A tale of love, sacrifice and stubbornness

Posted in: Society
By Kaye Collier
Jun 27, 2013 - 9:10:38 AM

Kenneth and Justin Glover with one of their restoration projects, a 1963 Chevrolet ImpalaThis is a tale of a man’s passion for his work, a son’s love for his father, and a victim’s dogged recovery from paralysis despite seemingly-insurmountable odds.
Lifelong passion
Kenneth Glover, a Marlow native who has lived here almost his entire life, literally grew up in his dad’s paint-and-body shop.
The youngster hanging around the shop who watched closely as his father went through the various processes involved in repairing, repainting and restoring cars—that boy soon became his dad’s right-hand man.
Recognizing Kenneth’s eagerness to perform any task assigned him, as well as his obvious aptitude for those tasks, S.P. Glover began to trust his son with jobs demanding increasingly-sophisticated skills.
In fact, Kenneth was allowed to paint a car, unassisted, at the tender age of 14. And “when I was 16, Dad bought me a totaled-out car, but I had to fix it,” he recalled. By the time he finished with the badly-damaged Pontiac Catalina, it was an entirely different piece of machinery and boasted an aqua-and-white paint job.
After graduating from Mar-low High in 1968, Kenneth enrolled at Southwestern State in Weatherford with a major in industrial art and a minor in math.
College was OK, but when he was only 26 credits away from a degree, the lure of the paint-and-body shop became too strong to resist any longer. He left book-learning behind and returned home to what he loved most.
“It was a passion that I couldn’t do without,” was his simple explanation. His college advisor even tried to convince him to complete his studies, but to no avail.
The older Glover had four sons and a daughter, but only Kenneth accepted the legacy S.P. was hoping to leave to the next generation.
The business was established in 1946, four years before Kenneth was born, and has occupied several different locations through the years, but it still maintains a presence in the area and is celebrating its 67th year of operation.
And the one constant throughout most of the shop’s history has been the man behind the wrench—the one whose very identity is undeniably linked to it.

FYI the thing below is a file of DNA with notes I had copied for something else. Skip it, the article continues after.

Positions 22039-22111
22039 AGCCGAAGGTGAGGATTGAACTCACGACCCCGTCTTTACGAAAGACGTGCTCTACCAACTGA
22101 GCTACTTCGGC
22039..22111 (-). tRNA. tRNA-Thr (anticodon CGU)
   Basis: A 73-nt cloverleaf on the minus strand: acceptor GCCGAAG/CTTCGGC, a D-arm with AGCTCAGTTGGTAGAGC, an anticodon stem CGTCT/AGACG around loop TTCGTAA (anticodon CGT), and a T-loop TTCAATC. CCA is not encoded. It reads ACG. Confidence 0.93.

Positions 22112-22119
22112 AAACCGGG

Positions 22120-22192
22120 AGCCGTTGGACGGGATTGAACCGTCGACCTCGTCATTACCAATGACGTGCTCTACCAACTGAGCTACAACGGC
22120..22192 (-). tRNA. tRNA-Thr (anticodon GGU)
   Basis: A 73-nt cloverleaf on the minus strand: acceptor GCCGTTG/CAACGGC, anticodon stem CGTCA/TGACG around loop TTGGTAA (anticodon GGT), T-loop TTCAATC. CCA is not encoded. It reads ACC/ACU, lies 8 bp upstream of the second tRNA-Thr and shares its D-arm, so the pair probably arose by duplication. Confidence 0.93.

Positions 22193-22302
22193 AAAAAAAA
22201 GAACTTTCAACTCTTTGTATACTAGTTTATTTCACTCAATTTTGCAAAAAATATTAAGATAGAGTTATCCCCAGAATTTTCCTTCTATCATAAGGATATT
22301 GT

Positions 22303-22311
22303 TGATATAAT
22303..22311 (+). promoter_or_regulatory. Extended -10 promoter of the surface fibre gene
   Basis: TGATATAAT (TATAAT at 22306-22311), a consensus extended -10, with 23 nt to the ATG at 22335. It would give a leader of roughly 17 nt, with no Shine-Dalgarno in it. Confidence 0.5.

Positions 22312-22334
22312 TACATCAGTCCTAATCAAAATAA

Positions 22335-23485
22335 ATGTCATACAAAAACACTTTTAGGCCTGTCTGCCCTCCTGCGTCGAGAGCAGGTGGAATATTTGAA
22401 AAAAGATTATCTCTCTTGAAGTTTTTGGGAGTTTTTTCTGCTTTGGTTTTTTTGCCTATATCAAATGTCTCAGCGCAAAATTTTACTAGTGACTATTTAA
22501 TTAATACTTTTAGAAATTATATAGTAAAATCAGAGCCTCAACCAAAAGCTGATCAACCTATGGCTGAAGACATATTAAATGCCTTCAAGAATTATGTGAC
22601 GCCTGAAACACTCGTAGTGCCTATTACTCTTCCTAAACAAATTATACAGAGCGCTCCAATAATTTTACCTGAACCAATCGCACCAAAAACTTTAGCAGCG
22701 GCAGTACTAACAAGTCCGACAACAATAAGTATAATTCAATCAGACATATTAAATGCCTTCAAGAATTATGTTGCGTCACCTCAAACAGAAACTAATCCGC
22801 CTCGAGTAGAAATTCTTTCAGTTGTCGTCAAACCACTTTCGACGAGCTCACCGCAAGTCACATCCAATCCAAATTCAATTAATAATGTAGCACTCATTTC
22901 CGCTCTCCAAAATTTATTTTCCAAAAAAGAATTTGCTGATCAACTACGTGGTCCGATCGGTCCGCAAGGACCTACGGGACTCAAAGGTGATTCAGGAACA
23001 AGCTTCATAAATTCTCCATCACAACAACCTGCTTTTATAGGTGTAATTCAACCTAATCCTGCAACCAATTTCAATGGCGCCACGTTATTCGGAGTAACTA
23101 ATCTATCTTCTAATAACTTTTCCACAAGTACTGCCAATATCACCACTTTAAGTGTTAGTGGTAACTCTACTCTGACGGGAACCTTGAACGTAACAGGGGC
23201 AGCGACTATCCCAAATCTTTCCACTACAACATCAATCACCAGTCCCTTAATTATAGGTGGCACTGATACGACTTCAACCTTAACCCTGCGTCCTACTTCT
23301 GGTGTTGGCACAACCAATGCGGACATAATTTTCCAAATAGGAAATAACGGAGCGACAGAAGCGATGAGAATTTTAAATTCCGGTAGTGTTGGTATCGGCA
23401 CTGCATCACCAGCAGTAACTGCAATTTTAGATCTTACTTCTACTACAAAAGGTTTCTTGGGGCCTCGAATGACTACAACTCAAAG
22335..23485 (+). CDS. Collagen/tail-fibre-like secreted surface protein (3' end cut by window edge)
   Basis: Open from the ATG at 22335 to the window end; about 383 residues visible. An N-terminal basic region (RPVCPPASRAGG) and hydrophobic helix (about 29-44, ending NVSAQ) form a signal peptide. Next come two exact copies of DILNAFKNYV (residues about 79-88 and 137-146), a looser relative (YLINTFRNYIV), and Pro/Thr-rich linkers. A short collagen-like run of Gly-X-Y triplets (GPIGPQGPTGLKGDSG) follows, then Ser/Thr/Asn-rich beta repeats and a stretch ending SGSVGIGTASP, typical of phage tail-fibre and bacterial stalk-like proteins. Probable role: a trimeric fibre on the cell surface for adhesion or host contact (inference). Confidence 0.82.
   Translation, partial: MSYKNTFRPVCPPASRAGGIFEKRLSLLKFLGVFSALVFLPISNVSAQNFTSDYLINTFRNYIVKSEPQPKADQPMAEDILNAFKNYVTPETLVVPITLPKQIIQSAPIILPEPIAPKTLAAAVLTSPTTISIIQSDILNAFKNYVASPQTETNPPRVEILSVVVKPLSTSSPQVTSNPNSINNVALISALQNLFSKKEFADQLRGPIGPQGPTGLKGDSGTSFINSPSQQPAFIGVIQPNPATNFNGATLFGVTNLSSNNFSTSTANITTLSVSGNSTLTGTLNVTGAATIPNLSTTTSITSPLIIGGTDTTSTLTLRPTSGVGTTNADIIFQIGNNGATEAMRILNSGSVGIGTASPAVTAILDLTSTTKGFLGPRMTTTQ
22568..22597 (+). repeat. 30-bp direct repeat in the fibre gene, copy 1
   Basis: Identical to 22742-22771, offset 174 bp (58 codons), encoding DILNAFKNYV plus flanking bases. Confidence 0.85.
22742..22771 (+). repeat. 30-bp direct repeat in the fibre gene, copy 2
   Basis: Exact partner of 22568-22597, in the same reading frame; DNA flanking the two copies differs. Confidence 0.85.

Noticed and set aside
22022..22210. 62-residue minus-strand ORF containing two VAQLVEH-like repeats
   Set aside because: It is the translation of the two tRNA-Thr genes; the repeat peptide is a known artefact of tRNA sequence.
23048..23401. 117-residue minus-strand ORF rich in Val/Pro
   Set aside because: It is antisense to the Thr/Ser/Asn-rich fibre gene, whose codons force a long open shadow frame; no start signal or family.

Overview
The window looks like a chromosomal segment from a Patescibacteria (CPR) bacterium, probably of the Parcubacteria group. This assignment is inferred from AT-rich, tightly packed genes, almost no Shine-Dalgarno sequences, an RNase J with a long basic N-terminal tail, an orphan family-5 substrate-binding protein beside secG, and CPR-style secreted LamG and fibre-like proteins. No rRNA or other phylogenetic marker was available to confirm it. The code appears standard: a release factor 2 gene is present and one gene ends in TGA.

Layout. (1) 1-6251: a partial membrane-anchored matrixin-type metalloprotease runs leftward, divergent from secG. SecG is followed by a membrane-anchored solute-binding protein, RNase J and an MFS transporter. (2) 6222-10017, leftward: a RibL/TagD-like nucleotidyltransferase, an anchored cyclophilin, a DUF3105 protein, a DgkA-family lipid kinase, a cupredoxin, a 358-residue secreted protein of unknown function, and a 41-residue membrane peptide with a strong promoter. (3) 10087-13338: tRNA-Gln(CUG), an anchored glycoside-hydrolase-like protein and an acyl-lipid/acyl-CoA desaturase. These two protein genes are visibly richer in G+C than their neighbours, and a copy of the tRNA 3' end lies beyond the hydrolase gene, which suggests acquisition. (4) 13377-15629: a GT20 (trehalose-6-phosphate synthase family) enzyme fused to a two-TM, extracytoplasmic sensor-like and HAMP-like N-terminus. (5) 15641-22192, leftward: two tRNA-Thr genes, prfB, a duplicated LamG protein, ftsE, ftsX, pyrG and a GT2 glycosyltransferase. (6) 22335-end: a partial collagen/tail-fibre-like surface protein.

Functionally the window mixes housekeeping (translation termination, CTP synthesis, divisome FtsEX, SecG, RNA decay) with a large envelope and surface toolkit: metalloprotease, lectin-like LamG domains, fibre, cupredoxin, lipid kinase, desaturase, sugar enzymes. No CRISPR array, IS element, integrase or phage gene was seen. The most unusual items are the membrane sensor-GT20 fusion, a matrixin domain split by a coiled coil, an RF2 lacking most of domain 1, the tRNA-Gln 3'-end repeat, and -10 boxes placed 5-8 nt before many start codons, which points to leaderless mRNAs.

In 1977, Kenneth married a divorced single mother of two, Marietta (Savage) Thorn, in Duncan. Her children, Tresa Ingram and Kent Thorn, live west of Comanche.
Kenneth and Marietta had two children together. Their daughter, whom Kenneth dubbed ”Kandi Lynn,” is now Kandi Cortez. She lives in Sherman, Texas, and has four children. Son Justin and his wife Melisha live in the Corum area.
Which brings us to the second chapter in our story. . . .
A son’s love
In November of 2000, Justin was still single and majoring in art at Southeastern State and things at home were humming along as usual until the morning of the sixth.
When Kenneth awoke, he found that his hands were paralyzed. He had been fine when he retired the night before, but now, without warning, his ability to move his hands or grasp anything was gone.
He suspected the cause was lead poisoning from breathing paint fumes all those years and sought help immediately. After examining him, Dr. Bill Corporon diagnosed the problem immediately, Kenneth said.
The diagnosis was Guillain-Barré syndrome, or GBS, a condition that affects around three people in every 200,000, Kenneth explained.
He described the syndrome as “an extremely rare neurological problem that destroys the myelin sheaths around the peripheral nerves,” which are the nerves in the body’s extremities.
The paralysis begins in the fingertips and toes and quickly works its way up the limbs toward the trunk.
“And it is devastating,” Kenneth attested.
He was rushed, without delay, to Presbyterian Hospital in Oklahoma City, where six nurses and six doctors were awaiting his arrival outside the entrance and started hooking him up to high-tech equipment right there in the drive!
At this point, the gravity of his situation hit home. Although his hands were paralyzed earlier that day, Kenneth had walked into the doctor’s office. By now, however, within this short expanse of time, the upper paralysis had progressed to his shoulders and he was totally debilitated from the waist down.
After admission, the doctor said, “I’m telling you right now—you’ll probably get a lot worse. It’s moving at a rapid pace all over your body,” Kenneth recalled.